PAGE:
The reality television genre, Volcic identifies, is founded upon staged social experiments that produce spectacles from representations of gender, class and race. In the Balkans, a fourth staple is added to the formula – ethno-national identity – in order to re-inflect the former three elements, but scholars such as Wilson (2005) are critical of how this medium reproduces stereotypes of race, gender, religious identity etc. instead of exploring them more thoroughly for the “post-socialist, neoliberal Balkan media environment” (Volcic 2012: 2). My analysis has taken the route of observing the ways that Serbian reality television reinforces a version of national identity, the prerequisite values that inform this perception of national identity, and how various audiences consume these media messages.
“Pink TV was one of the main promoters of the pop star Ceca… As Grujic observes, the nationalist portrayal of Ceca as both ‘mother of the Serbs’ and as hyper-sexualised Madonna/pop star ‘was not supposed to challenge patriarchal discourse but, on the contrary reinforce it’ (2009: 217). Her version of Serbian femininity, in other words, celebrates the link between patriarchy and national patriotism” (Volcic 2012: 2). Ceca is one of Serbia’s most popular female singers and has held that title since the 90s. It is not a coincidence that her popularity soared at the same time that Milosevic’s regime was at its strongest point. Her portrayal across the Balkan media can be rooted to her complex ties with the television station. “The relationship between gender and nationalism as been a recurring theme in Serbia’s aggressively commercial Pink TV station since it was started in the 1990s as a kind of commercial propaganda arm of the Milosevic regime… During this period, Pink TV helped to legitimate, normalise and institutionalise Serbian mainstream patriarchal nationalistic culture – a culture in which parliamentary war criminals and gangsters were widely celebrated as role models, and their female counterparts came to stand for a nationalistic symbol of Serbian femininity (Kronja 2001, 2006; Tarlac 2003)… [Ceca] became the wife of paramilitary leader Zeljko Raznatovic Arkan” (Volcic 2012: 2).
Essentially, Ceca’s image became idealised and endorsed through Serbia’s government as well as other branches of Pink TV, all of whom tactically used the standard to project views on the appropriate feminine performance and how it could be used to strengthen national patriotism amongst audiences. Ceca’s reignited these controversial messages each time she made an appearance on or became associated with various commercial and reality television. “Critics disparage Pink TV as nationalistic entertainment television with a Serbian sensibility, whose iconography represents a cultural threat to democracy, multiculturalism, the public sphere and gender equality” (Tarlac 2003, cited in Volcic 2012: 3).
Investigating the ways that particular groups view these media texts is paramount in that it illustrates the varying degrees to which Serbian audiences are willing to interact with Serbian-approved messages, as notions of corruption within certain television and radio networks are widely known of, just difficult to prove and put a stop to. What we discovered in our focus groups with the students of the University of Belgrade is that most of them are around Serbian media to an extent, but what they actively choose to tune into is predominantly foreign media. Their preferences are heavily influences by America, though they are sensibly critical of much of it. They are also aware of the cultural differences in American and British media and share strong opinions on them. What I found especially interesting was one part of our discussion:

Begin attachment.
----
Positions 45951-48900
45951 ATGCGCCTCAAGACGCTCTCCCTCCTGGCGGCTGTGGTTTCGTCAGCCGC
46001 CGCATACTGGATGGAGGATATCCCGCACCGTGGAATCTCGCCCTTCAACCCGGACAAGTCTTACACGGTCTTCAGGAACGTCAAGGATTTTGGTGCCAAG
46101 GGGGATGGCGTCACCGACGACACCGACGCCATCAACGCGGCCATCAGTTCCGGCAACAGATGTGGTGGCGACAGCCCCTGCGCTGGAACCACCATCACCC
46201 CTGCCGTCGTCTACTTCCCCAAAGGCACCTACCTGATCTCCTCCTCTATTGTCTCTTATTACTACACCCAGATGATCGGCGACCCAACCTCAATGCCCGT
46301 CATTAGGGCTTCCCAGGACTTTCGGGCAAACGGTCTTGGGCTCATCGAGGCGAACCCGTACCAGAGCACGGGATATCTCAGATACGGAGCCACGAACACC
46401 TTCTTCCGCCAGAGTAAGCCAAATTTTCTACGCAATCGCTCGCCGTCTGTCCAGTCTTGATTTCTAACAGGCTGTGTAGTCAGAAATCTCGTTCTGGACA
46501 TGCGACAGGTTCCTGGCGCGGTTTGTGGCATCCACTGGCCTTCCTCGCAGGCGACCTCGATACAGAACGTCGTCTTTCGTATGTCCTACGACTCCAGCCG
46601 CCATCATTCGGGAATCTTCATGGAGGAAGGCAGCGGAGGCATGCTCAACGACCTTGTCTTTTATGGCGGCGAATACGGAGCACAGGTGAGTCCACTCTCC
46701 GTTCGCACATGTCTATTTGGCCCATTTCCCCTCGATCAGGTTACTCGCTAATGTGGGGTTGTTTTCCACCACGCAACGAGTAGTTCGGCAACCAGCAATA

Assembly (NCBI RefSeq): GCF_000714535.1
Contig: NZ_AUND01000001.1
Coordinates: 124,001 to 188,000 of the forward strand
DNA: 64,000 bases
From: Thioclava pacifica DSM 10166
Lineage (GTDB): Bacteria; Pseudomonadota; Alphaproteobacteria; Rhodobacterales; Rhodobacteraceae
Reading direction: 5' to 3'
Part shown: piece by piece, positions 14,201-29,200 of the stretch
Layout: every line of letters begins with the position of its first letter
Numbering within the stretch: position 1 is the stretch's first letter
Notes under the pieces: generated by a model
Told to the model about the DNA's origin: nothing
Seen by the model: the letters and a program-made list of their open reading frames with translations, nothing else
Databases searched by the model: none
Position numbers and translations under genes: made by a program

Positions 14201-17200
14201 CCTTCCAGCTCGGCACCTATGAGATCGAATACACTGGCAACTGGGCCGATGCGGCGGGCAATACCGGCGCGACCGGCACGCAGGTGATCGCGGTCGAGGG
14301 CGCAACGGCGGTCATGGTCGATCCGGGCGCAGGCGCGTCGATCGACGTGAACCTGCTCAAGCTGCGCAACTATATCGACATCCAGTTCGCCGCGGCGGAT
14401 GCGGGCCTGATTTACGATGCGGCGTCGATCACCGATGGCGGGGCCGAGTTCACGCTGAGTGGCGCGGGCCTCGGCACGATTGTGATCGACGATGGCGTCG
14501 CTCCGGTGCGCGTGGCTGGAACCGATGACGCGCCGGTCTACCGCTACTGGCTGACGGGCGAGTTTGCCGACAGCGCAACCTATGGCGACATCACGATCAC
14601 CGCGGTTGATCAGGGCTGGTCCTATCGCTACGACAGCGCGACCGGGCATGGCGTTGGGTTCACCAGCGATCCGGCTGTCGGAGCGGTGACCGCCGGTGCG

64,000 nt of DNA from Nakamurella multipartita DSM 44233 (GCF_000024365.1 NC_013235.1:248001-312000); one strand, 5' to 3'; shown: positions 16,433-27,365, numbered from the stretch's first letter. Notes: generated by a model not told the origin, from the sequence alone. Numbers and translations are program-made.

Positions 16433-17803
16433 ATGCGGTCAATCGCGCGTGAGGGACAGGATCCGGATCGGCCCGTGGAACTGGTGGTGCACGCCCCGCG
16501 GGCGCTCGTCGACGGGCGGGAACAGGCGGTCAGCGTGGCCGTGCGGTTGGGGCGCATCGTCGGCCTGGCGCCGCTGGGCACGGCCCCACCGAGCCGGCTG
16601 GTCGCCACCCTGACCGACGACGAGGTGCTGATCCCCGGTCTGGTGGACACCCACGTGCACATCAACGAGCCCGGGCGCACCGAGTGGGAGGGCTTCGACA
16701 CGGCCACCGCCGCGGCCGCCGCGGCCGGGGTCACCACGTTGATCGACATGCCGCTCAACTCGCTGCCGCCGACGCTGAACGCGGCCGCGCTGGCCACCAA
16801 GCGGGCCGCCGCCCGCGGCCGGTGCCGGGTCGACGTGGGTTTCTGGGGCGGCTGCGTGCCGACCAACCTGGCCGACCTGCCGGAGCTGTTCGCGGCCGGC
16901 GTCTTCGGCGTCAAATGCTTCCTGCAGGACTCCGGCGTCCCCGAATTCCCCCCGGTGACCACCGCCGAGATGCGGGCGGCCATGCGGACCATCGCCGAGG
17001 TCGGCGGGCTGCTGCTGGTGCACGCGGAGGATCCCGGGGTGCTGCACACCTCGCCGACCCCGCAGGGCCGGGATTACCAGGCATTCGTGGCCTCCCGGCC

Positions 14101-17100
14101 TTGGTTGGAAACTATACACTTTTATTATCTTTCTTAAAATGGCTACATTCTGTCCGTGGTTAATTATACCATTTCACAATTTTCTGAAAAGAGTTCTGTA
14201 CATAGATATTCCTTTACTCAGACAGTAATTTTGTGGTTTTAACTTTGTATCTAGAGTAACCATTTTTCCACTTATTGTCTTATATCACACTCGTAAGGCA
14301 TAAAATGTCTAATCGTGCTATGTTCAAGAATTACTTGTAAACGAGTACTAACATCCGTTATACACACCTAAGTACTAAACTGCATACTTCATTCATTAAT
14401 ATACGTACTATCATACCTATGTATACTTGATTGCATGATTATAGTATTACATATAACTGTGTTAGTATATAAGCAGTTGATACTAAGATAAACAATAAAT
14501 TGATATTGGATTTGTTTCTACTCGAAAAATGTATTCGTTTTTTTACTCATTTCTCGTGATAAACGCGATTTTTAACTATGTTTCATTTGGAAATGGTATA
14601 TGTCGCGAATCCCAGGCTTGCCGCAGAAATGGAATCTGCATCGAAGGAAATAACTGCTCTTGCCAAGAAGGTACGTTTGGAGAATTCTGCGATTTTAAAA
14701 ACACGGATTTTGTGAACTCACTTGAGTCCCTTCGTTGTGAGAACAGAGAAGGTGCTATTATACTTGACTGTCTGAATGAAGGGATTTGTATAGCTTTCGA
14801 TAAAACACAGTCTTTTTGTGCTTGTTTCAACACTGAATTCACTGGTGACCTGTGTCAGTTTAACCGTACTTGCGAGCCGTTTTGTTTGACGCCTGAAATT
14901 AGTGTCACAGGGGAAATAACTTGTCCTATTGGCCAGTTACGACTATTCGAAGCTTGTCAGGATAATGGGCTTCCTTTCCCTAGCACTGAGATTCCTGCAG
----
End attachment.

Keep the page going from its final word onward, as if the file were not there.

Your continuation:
Natalija: I found that I like the UK programmes more than the US versions. They can be any show like, for example, The Voice – I like the UK version because it looks more original and, I don’t know, looks more interesting to me –
Ilija: Original shows – they copied it
What I am perceiving in this discussion is that Serbian students are just as aware of America’s stereotypically artificial and exaggerated media than we Brits are. But what goes completely unmentioned is Serbia’s version of The Voice, in which Ceca is a judge to the contestants. Though it would be irresponsible to consider the students’ opinions as representative of all Serbs within that age range, it could be posited that those young people who are active within the media industry in Serbia, or seeking to do so professionally, are critical to the point of rejecting terrestrial television in their country, and thus rejecting certain value systems conveyed through an awareness of them. They choose instead to connect with the value systems of American comedy shows, British music, and Spanish movies, despite being geographically disconnected and underrepresented.
Grujic, M. (2009) ‘Community and the Popular: Women, Nation, and Turbo-Folk in Post-Yugoslav Serbia’. PhD thesis, Central European University, Budapest
Kronja, I. (2001) Smrtonosnisjaj [Light of Death]. Belgrade: Tehnokratia
Kronja, I. (2006) Politics as Porn: The Pornographic Representation of Women in Serbian Tabloids and Its Role in Politics. In: Moranjak-Bamburac N, Jusic T and Isanovic A (eds) Stereotyping: Representation of Women in Print Media in South East Europe. Sarajevo: MediaCentar, 187–216.
Tarlac, G. (2003) Vojaski in Politicni Turbo-Folk [Militaristic and Political Turbo-Folk]. Mladina 12(1). Available at: http://www.mladina.si/dnevnik/21-03-2003-vojaski_in_politicni_turbo_ folk/
Volcic, Z. (2012) ‘Commercial and Sexualised Nationalism on Serbian Reality TV’. International Journal of Cultural Studies
Wilson, N. (2005) ‘Excessive Performances of the Same: Beauty As the Beast of Reality TV’. Women & Performance: A Journal of Feminist Theory. 15(2): 207–229